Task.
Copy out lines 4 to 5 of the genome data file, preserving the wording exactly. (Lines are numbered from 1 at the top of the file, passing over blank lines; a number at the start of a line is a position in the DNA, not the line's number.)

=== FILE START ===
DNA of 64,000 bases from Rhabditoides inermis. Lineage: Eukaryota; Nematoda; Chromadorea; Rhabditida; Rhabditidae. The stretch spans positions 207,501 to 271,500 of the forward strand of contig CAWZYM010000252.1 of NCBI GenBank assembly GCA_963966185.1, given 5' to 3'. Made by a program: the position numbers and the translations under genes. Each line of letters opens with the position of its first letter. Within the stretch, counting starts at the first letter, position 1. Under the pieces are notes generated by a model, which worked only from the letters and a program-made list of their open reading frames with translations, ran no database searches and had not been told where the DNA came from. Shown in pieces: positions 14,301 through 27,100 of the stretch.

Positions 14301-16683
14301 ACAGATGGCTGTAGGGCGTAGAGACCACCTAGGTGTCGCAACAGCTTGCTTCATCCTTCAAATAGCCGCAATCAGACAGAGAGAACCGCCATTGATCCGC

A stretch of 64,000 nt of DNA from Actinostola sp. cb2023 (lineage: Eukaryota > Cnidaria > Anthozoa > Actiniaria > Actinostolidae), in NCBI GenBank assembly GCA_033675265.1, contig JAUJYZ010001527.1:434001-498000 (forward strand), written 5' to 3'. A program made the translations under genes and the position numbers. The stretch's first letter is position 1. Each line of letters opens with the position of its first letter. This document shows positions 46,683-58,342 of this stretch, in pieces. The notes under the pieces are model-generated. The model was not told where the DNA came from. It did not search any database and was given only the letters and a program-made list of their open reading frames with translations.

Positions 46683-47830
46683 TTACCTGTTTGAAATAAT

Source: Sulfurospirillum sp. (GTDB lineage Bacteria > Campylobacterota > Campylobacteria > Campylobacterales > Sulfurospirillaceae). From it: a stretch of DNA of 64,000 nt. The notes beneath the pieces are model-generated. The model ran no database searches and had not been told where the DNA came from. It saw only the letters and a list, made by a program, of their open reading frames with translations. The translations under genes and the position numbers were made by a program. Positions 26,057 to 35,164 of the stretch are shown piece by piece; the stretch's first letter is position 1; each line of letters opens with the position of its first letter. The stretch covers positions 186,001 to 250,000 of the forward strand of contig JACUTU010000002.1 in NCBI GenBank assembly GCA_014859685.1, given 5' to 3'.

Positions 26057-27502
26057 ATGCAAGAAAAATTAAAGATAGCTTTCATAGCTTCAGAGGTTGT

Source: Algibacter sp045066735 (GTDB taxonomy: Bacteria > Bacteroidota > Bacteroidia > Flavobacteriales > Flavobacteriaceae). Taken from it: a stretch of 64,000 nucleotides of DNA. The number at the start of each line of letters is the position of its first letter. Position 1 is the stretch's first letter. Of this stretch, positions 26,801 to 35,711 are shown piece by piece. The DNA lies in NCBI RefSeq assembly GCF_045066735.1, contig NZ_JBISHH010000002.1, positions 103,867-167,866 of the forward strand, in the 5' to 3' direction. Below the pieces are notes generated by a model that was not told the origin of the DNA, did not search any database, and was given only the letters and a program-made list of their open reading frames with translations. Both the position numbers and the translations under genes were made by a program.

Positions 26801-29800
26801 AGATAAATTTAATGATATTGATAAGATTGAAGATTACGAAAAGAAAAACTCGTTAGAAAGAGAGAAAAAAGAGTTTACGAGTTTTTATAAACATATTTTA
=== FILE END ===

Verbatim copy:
A stretch of 64,000 nt of DNA from Actinostola sp. cb2023 (lineage: Eukaryota > Cnidaria > Anthozoa > Actiniaria > Actinostolidae), in NCBI GenBank assembly GCA_033675265.1, contig JAUJYZ010001527.1:434001-498000 (forward strand), written 5' to 3'. A program made the translations under genes and the position numbers. The stretch's first letter is position 1. Each line of letters opens with the position of its first letter. This document shows positions 46,683-58,342 of this stretch, in pieces. The notes under the pieces are model-generated. The model was not told where the DNA came from. It did not search any database and was given only the letters and a program-made list of their open reading frames with translations.

Positions 46683-47830